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Bishops in Manila heed pope's call, offer slum-dwellers moral support
Prelates speak out against demolition of shanties, mass relocations
An urban slum in Manila (photo by Vincent Go)
- D'Jay Lazaro, Manila
- August 13, 2013
Philippine bishops have heeded Pope Francis' call to spend more time with the poor by visiting slum dwellers in Manila today.
Bishops Deogracias Iniguez, Elmer Bolocon and Artemio Luwaton were among several religious leaders who visited displaced slum dwellers living along canals in Quezon City.
The slum dwellers are resisting government attempts to tear down their homes and relocate them outside the capital.
The prelates said the current practice of demolishing poor urban communities is "gravely inhuman, unfair, unjust and oppressive in the eyes of God and civil society."
The bishops called for an urgent moratorium on slum demolitions and prepare "effective disaster-response measures for those living along waterways, instead of resorting to mass relocations.
"The Church as witness to God’s liberating presence in the world cannot turn away from the disturbing reality of the urban poor whose shacks have been forcibly dismantled, after which they are just left by the side of the road without shelter, money, food or care," said Iniguez.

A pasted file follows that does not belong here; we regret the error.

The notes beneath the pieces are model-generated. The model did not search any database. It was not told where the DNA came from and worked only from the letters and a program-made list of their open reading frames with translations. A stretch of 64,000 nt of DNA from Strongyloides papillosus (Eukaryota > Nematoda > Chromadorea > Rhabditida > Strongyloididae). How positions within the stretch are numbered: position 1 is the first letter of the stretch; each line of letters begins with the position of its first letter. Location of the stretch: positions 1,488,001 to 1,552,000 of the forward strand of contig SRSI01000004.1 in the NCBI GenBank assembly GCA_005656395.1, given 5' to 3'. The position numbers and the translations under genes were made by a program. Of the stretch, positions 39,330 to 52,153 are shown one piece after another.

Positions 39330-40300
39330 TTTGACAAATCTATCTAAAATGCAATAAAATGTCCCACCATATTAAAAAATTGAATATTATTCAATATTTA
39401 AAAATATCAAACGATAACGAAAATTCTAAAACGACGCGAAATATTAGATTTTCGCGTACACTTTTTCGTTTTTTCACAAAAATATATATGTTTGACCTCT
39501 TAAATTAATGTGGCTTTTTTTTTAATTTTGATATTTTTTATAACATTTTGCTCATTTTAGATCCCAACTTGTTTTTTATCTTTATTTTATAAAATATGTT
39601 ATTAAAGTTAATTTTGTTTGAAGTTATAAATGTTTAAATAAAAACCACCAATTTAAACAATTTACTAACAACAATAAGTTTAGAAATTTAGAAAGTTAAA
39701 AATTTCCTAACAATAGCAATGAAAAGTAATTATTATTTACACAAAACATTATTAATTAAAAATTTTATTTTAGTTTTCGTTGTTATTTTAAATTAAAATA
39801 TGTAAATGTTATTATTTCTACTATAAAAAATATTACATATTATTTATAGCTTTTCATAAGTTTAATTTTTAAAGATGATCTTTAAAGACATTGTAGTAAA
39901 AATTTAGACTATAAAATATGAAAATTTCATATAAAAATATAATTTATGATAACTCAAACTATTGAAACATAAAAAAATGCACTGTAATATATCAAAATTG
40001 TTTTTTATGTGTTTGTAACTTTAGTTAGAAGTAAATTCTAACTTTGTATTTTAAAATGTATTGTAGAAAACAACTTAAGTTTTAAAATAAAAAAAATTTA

"In the name of the God of justice, we vehemently oppose and denounce and demand the government stop all demolition activities throughout the country," Bolocon said in a statement.
The prelates said the provision of relocation sites outside Manila for slum dwellers "is not viable because they don’t have work opportunities there."
The slum dwellers say most relocation sites have no adequate water and electricity supplies, and are located far from schools and health centers.
Slum areas in the Philippines often have limited access to basic services and no legal land tenure.
Many residents live in areas where they are vulnerable to natural and man-made disasters such as along shorelines, around dumpsites, under bridges and on hillsides.
The urban poor in the Philippines now number about 20 million, according to UN Habitat, the UN agency dealing with human settlement.